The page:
Life, as we know it, has been making a long and tiresome journey since its inception. It took perhaps a billion years to turn itself into a full functioning thinking, capable human being from a minuscule cellular organism. Along the way, it fought through many obstacles to reach its ultimate state and reaffirmed Charles Darwin’s thought – Survival of the fittest. It’s true that, sometimes to survive, one has to kill. And it applies to every single individual organism, be it home-bred or alien. Director Daniel Espinosa’s ‘Life’ borrows the core element from Ridley Scott’s masterpiece ‘Alien’ and ends up giving a fitting tribute to it.
On aboard the International Space Station, a crew of six are entrusted with bringing the first ever sample from Mars, which apparently contains the proof of a living organism. Amidst much fanfare on earth, this organism is named Calvin. During the research on the spacecraft, the crew discovers that Calvin grows rapidly. After a series of events and before they can realise, it turns on the crew for its survival. Rest of the story forms as the crew battles with this organism, for their own lives.
The movie stars Ryan Reynolds, Jake Gyllenhaal and Rebecca Ferguson in the lead roles. Ryan Reynolds seems to be in an eternal hangover of his Deadpool persona, which’s quite enjoyable in a short stint. The story primarily rests on the able shoulders of Mr. Gyllenhaal and Ms. Ferguson and they don’t disappoint at all. While a movie whose content is alien driven, does not need to delve into mundane backstories but here it does a commendable job by giving a brief backstory to the doctor and the flight engineer, which later turns into their personal motive for fightback. Cinematography is of top-notch and though it evokes similar sentiments as ‘Gravity’, it holds its own ground.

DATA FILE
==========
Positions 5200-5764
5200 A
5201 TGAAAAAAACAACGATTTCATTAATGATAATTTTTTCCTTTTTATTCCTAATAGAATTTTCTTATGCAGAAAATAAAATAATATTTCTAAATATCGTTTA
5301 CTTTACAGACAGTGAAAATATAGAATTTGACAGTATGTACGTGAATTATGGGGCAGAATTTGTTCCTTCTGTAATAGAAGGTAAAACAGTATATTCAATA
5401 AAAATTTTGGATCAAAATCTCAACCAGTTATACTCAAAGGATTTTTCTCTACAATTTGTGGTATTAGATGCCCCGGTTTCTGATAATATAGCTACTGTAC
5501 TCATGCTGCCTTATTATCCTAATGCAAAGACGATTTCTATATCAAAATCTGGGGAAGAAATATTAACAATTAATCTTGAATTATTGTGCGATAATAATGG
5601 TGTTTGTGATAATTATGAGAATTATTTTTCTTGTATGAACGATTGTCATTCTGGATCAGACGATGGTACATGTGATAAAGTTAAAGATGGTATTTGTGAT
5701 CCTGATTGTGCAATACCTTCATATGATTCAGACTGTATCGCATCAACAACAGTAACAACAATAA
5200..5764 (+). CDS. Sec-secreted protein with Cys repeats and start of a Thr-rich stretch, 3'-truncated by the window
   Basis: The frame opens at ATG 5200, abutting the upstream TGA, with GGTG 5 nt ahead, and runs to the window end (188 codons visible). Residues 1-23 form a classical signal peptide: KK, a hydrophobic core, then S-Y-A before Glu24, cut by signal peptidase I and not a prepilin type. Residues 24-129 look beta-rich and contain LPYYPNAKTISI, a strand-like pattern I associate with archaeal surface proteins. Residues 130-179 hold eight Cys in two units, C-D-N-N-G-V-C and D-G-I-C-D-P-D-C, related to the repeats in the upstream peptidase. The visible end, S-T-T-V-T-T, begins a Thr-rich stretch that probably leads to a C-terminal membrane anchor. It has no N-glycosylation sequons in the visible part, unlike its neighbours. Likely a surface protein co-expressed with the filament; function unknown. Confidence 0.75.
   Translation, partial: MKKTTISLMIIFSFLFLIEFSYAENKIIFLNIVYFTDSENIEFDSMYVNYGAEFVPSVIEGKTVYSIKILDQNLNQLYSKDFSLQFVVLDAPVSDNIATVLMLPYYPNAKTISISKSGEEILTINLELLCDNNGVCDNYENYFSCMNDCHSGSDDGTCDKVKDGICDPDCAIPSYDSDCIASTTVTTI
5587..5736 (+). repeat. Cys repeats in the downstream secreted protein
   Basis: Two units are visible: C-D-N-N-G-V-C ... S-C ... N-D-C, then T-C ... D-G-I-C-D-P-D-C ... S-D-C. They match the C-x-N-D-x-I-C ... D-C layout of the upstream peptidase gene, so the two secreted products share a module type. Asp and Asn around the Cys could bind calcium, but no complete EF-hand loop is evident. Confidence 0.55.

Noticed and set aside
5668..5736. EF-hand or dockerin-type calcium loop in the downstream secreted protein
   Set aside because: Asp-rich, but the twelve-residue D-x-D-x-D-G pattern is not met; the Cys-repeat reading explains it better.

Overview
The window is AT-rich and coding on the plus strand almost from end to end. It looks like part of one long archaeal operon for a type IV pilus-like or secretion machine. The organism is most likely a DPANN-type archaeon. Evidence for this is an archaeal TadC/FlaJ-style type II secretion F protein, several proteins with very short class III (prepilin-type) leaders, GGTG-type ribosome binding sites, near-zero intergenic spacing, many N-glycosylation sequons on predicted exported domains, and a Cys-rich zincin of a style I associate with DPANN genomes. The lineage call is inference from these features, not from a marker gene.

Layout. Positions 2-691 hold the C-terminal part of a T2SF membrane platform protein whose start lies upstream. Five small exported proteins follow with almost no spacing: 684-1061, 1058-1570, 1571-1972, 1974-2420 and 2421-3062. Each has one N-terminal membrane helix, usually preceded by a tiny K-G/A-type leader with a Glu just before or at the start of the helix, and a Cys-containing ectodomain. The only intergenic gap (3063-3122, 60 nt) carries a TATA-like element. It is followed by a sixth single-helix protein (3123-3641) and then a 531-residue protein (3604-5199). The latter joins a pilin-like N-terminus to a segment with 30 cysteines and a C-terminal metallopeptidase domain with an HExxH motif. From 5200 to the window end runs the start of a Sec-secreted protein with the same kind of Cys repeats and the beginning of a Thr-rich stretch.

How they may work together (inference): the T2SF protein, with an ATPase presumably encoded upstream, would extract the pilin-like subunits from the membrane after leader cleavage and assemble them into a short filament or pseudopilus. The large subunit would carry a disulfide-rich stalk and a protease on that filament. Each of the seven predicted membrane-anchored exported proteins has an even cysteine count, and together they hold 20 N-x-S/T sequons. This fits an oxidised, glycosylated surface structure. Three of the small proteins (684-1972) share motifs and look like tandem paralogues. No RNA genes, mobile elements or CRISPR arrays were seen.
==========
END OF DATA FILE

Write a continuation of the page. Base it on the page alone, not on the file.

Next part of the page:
The monster of the film, the alien Calvin starts from being a single organism and soon grows from a beautiful little strand of life, to something horrific. Just like the protagonists of the movie, you tend to be in awe of it. From being at the mercy of its captors to turning them into preys, the transformation is riveting. Keeping the horror and shock aside, it echoes the theme of the film – a life comes into existence at the expense of another. Sad but true and something for us to ponder.
On paper, this story shares the same DNA with Ridley Scott’s ‘Alien’. A group of astronauts facing the greatest foe of their lives, in an arena that probably is more suited to the foe than to them — Space. However ‘Life’ weaves somewhat a different tale that the usual and ends up scaring the hell out of the viewers. In short, it’s a horror film, that’s set in space, packaged as a sci-fi. In recent times, movies like ‘Gravity’ and ‘Interstellar’ have set the bar of sci-fi movies pretty high and though ‘Life’ is not groundbreaking but it still manages to carve out a niche for itself, through its unique style.